In October of last year, I posed the question “Will Cathay Pacific join the B777 ten-across club?”

My question followed a report in that month’s South China Morning Post.

This revealed that Cathay Pacific had been surveying its passengers for their views on 10-across B777 economy class seating.

Now comes news, courtesy of Runway Girl Network (RGN), that the Hong Kong-based airline is now testing “narrower seating” which would be perfect for a 10-across layout on its B777s.

Cathay Pacific, like all airlines, is under constant pressure to keep operating costs as low as possible.

And recently the situation has become more critical.  Competition from regional and Gulf rivals is growing by the day and this has led to Cathay Pacific posting a substantial fall in profits.

In addition, the security situation in Europe is dissuading cautious Asian visitors from making trips at the present time.

As we reported last month (July 29), a fall in the number of mainland Chinese visitors has prompted China Southern to remove its A380 from Amsterdam in favour of a smaller A330 offering 40 per cent fewer seats.

The B777-300ER as used by Cathay Pacific has an overly spacious cabin compared to some rivals.  And this aircraft plies the airline’s most important routes such as those linking Hong Kong with Europe. North America and Australia.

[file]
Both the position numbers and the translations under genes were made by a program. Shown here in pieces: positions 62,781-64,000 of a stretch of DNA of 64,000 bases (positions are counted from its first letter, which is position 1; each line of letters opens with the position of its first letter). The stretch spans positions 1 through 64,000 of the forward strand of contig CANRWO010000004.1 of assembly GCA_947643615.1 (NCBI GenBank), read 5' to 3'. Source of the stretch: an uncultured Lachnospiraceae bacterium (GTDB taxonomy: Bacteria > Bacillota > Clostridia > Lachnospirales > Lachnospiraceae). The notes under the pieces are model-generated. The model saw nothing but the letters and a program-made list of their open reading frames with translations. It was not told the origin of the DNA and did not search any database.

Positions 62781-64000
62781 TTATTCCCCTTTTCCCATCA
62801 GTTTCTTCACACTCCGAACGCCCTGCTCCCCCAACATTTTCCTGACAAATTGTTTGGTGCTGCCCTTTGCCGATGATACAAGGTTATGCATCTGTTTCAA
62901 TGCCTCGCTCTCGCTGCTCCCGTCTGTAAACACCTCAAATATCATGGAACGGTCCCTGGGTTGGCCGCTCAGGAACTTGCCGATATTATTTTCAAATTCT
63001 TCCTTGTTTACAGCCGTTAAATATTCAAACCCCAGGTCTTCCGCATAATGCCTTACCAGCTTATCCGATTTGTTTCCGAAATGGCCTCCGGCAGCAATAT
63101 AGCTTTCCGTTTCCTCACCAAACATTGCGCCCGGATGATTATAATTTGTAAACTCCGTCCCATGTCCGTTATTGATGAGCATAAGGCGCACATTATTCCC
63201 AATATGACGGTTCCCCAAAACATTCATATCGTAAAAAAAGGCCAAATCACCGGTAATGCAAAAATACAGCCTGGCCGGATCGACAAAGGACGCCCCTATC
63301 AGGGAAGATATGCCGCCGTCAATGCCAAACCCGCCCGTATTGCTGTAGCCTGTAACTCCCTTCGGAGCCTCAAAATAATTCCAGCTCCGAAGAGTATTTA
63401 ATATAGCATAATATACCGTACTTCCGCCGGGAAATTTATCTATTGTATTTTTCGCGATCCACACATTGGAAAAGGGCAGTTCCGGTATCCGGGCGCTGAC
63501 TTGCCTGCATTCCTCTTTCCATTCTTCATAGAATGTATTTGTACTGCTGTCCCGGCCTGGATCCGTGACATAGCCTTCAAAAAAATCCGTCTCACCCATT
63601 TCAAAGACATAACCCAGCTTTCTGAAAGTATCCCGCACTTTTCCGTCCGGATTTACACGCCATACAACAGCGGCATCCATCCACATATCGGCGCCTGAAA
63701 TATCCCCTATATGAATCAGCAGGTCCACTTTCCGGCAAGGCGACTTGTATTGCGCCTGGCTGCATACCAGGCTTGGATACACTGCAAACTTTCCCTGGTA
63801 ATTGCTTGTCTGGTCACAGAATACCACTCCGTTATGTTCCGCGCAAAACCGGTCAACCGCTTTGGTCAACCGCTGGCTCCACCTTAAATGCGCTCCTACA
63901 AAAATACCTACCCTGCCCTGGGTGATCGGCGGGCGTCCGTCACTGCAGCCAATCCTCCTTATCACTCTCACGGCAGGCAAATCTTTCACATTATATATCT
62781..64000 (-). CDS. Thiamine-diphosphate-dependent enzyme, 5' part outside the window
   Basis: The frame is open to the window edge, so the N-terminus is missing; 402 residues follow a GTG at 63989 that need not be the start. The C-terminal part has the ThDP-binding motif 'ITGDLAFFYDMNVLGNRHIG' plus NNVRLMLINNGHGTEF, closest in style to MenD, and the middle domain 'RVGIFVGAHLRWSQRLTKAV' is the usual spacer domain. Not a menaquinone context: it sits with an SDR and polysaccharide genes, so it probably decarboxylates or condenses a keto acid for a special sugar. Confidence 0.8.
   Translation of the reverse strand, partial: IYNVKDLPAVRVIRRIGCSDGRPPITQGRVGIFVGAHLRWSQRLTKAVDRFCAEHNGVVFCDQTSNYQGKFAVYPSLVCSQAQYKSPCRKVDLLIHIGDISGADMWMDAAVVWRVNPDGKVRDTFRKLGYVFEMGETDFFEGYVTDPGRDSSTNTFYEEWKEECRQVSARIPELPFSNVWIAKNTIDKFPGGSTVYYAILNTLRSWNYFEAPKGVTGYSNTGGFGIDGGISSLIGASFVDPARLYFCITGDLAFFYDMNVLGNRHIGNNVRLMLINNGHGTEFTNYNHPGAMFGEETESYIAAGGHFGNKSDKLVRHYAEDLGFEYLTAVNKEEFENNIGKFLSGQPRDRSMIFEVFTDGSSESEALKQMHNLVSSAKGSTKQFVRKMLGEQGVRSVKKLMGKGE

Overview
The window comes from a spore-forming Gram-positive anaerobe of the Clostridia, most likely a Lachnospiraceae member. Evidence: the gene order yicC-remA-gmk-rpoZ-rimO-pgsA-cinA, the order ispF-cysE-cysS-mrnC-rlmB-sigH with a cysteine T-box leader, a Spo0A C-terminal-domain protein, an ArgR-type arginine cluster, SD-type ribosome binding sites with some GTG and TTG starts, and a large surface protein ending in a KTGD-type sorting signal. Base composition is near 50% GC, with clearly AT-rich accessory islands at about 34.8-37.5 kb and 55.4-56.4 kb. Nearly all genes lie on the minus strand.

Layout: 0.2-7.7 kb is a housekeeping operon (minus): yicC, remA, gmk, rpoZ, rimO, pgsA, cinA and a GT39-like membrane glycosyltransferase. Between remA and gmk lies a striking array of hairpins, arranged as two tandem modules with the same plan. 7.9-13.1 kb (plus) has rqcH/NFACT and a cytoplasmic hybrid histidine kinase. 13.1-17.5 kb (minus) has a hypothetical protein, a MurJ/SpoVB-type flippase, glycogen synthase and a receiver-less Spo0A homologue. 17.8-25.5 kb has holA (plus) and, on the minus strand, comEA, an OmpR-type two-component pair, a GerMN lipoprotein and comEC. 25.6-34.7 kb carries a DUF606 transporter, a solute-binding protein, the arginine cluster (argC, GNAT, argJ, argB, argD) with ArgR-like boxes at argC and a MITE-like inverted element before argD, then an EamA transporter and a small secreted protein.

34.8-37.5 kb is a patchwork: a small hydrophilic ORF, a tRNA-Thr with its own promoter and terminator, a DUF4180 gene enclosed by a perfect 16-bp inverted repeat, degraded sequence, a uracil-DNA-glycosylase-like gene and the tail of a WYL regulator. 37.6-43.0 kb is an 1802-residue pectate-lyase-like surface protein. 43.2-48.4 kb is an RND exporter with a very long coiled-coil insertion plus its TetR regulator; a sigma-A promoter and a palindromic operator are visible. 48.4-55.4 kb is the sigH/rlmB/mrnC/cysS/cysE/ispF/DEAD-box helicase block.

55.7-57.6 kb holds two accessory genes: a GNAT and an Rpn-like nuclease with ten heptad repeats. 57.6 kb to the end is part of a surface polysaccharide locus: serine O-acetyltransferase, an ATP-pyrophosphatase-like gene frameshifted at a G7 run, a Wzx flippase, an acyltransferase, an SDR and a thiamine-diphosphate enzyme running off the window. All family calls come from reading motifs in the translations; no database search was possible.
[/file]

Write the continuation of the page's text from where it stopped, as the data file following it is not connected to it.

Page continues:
Take the example of the transpacific Hong Kong-Vancouver route where Cathay Pacific competes directly with Air Canada with both carriers operate the same B777-300ER.

Whereas Air Canada squeezes 450* passengers onto one of its B777-300ERs, Cathay Pacific accommodates only 275.

The wide difference is seat count is partly accounted for by the fact that Cathay Pacific devotes space to first class (whereas Air Canada does not) and partly because Air Canada has already gone 10-across on its B777s.

But having 175 fewer seats to sell, even in economy class, represents potentially a huge revenue loss.

As we have shown many times in Business Traveller, most airlines today are moving to a 10-across (3-4-3) economy layout instead of Boeing’s original 9-across (3-3-3) layout.

For passengers it means narrower seats, narrower aisles and a generally more crowded cabin as Business Traveller readers have testified.

But of course the airlines benefit by gaining a revenue boost.

RGN reports that it’s likely one of the seat types possibly being investigated is Recaro’s CL3710.

Readers may remember that the Recaro CL3710 is the same slimline seat which Dutch airline KLM is now using to convert all its B777s to 10-across in economy as we revealed in Online news (November 14, 2014.)

Although nothing definite has been decided it’s hard to see Cathay Pacific not going down the 10-across route.

Its local rivals in mainland China, Taiwan and Japan (ANA) are all in the process of installing 10-across seating on their B777s.

These are all airlines which compete (indirectly) with Cathay Pacific on service and/or price on routings between Hong Kong, Europe, North America and Australasia.

While many rivals in the latter regions have already configured their B777s 10-across in economy.

Some rivals with 9-across B777 seating continue to be British Airways, Singapore Airlines and Thai Airways.  But for how much longer ?

  • Note: Air Canada’s B777-300ER originally accommodated 458 passengers. But eight economy seats are being removed to make way for a more spacious business class cabin.